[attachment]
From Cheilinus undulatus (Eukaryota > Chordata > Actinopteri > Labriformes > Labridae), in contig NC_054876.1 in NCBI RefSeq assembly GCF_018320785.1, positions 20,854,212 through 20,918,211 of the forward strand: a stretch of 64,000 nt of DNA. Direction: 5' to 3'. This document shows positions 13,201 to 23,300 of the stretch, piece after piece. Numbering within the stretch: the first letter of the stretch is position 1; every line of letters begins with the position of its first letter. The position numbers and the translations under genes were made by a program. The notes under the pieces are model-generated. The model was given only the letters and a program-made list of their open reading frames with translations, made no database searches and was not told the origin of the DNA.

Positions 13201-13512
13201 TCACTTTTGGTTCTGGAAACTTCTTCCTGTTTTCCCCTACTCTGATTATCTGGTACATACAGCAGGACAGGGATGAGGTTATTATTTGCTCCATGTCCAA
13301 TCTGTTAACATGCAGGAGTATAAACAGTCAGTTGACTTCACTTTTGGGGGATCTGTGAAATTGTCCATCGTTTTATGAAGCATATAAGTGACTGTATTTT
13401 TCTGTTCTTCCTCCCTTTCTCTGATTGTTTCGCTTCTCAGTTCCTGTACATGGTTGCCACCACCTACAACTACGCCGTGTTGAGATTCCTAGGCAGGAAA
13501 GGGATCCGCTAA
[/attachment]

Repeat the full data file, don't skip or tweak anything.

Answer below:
From Cheilinus undulatus (Eukaryota > Chordata > Actinopteri > Labriformes > Labridae), in contig NC_054876.1 in NCBI RefSeq assembly GCF_018320785.1, positions 20,854,212 through 20,918,211 of the forward strand: a stretch of 64,000 nt of DNA. Direction: 5' to 3'. This document shows positions 13,201 to 23,300 of the stretch, piece after piece. Numbering within the stretch: the first letter of the stretch is position 1; every line of letters begins with the position of its first letter. The position numbers and the translations under genes were made by a program. The notes under the pieces are model-generated. The model was given only the letters and a program-made list of their open reading frames with translations, made no database searches and was not told the origin of the DNA.

Positions 13201-13512
13201 TCACTTTTGGTTCTGGAAACTTCTTCCTGTTTTCCCCTACTCTGATTATCTGGTACATACAGCAGGACAGGGATGAGGTTATTATTTGCTCCATGTCCAA
13301 TCTGTTAACATGCAGGAGTATAAACAGTCAGTTGACTTCACTTTTGGGGGATCTGTGAAATTGTCCATCGTTTTATGAAGCATATAAGTGACTGTATTTT
13401 TCTGTTCTTCCTCCCTTTCTCTGATTGTTTCGCTTCTCAGTTCCTGTACATGGTTGCCACCACCTACAACTACGCCGTGTTGAGATTCCTAGGCAGGAAA
13501 GGGATCCGCTAA